Rack Mounting a Live/Recording rig with Laptop

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An article by Todd Simpson


I was writing on the boards about building a computer based, live/recording rig that one could rack mount and use at home or on the road and I'd like to share such info here in our wiki. I was responding to a question from a student about his idea of building his new home studio around a rack mounted PC. I've actually built something similar based on a mac laptop and small firewire interface. So here's the background I have to share user posted image

Rack Mounting a Laptop

There are particular laptops which run WINDOWS 7 and MACINTOSH OSX on the same box and run both natively. This would allow you to run pretty much any software you like. You can run both operating systems at once even and launch applications accross platforms transparently. user posted image

The reason I mention the laptop, is that if you are considering racking a computer, think seriously about some sort of laptop, from any reputable vendor, PC or Mac, for the simple reason that if you put an SSD (solid state) hard drive in it, the machine has very few moving parts and will travel well and can be part of your live rig and your home rig and it's got it's own built in LCD monitor and keyboard/trackpad :)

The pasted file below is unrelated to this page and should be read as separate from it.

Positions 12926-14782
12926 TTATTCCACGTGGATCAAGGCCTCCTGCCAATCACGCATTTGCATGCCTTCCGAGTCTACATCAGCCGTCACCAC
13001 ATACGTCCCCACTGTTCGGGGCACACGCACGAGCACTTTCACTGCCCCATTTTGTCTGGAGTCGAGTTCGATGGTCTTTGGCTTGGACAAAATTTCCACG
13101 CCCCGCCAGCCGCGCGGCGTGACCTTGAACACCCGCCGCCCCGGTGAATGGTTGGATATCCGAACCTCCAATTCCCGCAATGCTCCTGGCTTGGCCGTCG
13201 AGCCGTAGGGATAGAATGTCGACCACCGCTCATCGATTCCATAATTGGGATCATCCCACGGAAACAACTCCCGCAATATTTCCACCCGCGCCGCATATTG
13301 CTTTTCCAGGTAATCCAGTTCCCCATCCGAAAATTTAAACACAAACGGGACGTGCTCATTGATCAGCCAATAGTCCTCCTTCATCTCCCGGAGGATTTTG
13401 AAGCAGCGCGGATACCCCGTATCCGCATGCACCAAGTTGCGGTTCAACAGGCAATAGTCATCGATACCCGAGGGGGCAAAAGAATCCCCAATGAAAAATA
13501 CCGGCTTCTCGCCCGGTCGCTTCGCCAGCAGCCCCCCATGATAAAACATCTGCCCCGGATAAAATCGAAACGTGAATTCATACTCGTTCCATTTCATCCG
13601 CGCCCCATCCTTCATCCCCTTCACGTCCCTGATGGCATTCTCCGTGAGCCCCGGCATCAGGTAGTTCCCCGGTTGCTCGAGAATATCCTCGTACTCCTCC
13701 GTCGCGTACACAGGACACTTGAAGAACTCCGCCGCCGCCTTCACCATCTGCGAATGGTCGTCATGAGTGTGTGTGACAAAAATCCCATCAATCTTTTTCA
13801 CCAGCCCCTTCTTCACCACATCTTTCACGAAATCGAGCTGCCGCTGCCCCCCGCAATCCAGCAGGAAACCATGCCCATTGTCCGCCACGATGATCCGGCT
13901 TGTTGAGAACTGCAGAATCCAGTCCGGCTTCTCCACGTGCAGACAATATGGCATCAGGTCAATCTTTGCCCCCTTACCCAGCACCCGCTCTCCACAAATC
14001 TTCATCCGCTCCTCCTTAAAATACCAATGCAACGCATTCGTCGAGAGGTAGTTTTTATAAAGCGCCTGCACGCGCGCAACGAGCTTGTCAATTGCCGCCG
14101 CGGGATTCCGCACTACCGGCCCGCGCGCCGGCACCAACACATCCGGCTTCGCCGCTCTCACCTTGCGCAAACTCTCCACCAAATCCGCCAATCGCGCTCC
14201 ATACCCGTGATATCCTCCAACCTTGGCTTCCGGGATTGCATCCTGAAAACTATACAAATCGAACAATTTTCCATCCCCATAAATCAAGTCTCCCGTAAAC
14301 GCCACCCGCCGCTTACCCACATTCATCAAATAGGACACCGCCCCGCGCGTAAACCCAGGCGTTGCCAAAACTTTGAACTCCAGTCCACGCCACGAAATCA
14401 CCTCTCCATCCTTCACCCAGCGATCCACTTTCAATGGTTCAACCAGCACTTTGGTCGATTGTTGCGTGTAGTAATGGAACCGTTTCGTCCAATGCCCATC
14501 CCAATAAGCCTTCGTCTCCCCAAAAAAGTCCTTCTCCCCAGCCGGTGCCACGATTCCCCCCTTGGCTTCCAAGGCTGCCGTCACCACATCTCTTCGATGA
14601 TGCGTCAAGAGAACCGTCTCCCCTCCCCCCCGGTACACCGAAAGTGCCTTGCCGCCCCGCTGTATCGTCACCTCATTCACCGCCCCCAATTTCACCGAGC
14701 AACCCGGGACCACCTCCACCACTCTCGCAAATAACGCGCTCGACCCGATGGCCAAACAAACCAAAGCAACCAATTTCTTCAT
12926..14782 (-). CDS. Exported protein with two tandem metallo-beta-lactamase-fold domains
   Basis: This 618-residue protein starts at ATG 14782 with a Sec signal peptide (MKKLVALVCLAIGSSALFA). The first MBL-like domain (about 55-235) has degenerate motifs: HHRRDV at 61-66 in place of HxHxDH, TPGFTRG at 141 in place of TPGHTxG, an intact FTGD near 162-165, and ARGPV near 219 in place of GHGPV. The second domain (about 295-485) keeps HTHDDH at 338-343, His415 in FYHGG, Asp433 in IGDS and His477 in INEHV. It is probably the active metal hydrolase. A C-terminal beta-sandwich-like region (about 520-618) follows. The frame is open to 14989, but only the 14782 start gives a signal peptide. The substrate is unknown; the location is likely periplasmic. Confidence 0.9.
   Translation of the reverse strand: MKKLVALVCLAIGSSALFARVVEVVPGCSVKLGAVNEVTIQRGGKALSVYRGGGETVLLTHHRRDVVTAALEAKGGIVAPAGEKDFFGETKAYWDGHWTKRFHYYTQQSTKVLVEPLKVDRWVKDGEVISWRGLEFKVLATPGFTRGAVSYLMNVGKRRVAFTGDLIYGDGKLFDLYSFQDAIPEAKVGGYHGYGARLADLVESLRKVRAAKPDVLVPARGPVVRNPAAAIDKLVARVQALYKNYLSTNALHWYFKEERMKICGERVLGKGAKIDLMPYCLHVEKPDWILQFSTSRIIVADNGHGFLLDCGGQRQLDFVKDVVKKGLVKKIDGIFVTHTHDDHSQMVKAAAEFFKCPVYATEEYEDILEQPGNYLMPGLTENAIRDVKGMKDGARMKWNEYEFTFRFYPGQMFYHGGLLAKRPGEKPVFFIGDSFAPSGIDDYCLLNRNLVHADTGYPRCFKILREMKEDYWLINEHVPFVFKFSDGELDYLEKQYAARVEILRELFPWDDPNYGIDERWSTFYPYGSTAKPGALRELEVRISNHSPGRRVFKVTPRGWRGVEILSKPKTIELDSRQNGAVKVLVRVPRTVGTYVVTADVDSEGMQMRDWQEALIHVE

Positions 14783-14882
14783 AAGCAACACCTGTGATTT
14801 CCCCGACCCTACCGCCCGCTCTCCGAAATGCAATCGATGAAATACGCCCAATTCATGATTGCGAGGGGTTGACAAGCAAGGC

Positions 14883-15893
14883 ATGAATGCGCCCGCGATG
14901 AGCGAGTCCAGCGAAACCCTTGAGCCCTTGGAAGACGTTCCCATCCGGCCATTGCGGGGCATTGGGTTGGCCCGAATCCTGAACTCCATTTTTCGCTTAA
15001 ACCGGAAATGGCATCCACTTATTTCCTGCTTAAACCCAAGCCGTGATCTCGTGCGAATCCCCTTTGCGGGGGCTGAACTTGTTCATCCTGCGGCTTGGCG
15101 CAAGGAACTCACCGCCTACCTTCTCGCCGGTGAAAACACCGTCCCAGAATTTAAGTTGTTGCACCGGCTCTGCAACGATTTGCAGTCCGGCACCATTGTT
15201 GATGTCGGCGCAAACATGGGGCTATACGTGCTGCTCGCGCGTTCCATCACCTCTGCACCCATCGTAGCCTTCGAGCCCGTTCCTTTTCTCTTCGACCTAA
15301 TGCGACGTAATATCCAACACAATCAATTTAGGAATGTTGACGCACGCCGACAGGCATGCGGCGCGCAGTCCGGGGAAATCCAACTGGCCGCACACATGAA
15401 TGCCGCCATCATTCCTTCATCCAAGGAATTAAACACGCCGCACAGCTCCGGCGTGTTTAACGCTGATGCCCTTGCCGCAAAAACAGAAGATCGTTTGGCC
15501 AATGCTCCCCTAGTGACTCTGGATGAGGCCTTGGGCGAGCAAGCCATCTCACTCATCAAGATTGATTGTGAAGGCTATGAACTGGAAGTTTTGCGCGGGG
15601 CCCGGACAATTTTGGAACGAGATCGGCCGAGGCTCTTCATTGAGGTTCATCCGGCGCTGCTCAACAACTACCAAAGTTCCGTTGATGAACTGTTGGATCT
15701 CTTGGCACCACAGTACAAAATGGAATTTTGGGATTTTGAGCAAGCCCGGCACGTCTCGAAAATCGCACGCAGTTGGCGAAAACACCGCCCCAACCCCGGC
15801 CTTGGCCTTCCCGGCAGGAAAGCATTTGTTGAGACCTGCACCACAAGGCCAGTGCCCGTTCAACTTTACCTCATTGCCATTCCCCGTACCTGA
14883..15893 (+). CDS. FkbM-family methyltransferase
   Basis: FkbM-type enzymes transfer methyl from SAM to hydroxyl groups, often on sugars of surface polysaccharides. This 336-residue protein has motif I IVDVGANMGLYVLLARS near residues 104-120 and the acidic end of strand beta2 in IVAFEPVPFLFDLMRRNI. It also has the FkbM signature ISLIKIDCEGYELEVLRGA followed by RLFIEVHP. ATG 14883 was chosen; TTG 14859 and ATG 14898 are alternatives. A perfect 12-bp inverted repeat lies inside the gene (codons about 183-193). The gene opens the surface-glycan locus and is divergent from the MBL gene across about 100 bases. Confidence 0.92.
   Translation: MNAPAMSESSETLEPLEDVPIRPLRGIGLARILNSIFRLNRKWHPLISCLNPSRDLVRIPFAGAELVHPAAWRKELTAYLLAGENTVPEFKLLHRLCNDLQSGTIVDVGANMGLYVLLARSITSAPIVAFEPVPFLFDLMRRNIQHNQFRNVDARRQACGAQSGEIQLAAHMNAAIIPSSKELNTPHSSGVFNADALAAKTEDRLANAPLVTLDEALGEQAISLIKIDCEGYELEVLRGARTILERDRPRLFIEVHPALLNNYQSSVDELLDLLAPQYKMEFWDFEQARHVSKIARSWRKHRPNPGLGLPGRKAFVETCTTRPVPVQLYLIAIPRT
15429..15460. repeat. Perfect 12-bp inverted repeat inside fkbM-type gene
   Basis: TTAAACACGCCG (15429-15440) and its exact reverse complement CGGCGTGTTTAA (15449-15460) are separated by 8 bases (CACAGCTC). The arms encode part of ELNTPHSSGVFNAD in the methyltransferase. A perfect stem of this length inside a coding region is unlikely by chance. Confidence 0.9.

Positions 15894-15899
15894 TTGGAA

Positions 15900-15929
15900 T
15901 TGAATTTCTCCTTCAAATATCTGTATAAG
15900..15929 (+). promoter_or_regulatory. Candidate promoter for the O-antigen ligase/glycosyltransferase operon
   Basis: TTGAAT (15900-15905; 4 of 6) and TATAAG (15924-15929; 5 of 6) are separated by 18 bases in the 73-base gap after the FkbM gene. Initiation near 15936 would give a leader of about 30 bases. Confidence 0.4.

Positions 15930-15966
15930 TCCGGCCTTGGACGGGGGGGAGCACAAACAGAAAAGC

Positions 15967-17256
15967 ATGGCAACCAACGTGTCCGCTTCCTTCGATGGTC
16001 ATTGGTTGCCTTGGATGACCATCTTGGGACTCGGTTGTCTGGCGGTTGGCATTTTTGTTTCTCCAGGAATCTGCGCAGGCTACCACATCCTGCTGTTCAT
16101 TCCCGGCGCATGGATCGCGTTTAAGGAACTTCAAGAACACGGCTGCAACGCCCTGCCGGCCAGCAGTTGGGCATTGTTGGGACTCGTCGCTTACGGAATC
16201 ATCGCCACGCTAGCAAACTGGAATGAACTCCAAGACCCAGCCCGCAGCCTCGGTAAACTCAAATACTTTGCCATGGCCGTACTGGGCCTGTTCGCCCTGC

The laptop in the Sweetwater line (Essentially a 13 inch macbook set to boot windows or mac os. I've got one of these little laptops and it freaking SCREAMS! I've recorded 8 tracks at time with no lag or skips.) is overpriced since they pre install windows and some other bits. I'd say skip this and get any laptop you like, PC or Mac and put your own install on it user posted image

Above and beyond that, you can RACK MOUNT the laptop on a pull out rack drawer! user posted image

And an SKB version for $100

Another handy thing about building a "Portable Studio Rack" is that you can get a great interface and rack it up as well user posted image

For between $250 and $500 you can get a multiple input rack mount interface in either USB 2.0 or FIREWIRE.

Here is the starting end with the Behringer for $250 ( 4 XLR inputs)

The firewire based Presonus FIRESTUDIO for $399 ( 8 XLR Inputs)

and finally the USB SCARLETT for $499 ( 8 XLR inputs)

So to sum up, IT'S A GREAT FREAKING IDEA! user posted imageI myself have started building a computer based rack system for live use. I started with a Laptop and am now thinking about installing a Mac Mini and small touch screen.

It'salso true that already dedicated computing devices like the AXE FX are HUGELY popular. It's essentially a purpose build PC running a single application. Using a generic computer capable of running any application seems like the next logical step. After all, you could control all of your software with a foot controller (as I do) like the LINE 6 MK II and even have wah control in your guitar plugins smile.gif Not to mention you can run a DAW hosting several different plugins and mix the tracks together in real time to create a HUGE sound. I've done this as well and it's sooooooo good user posted image You are in for a real treat.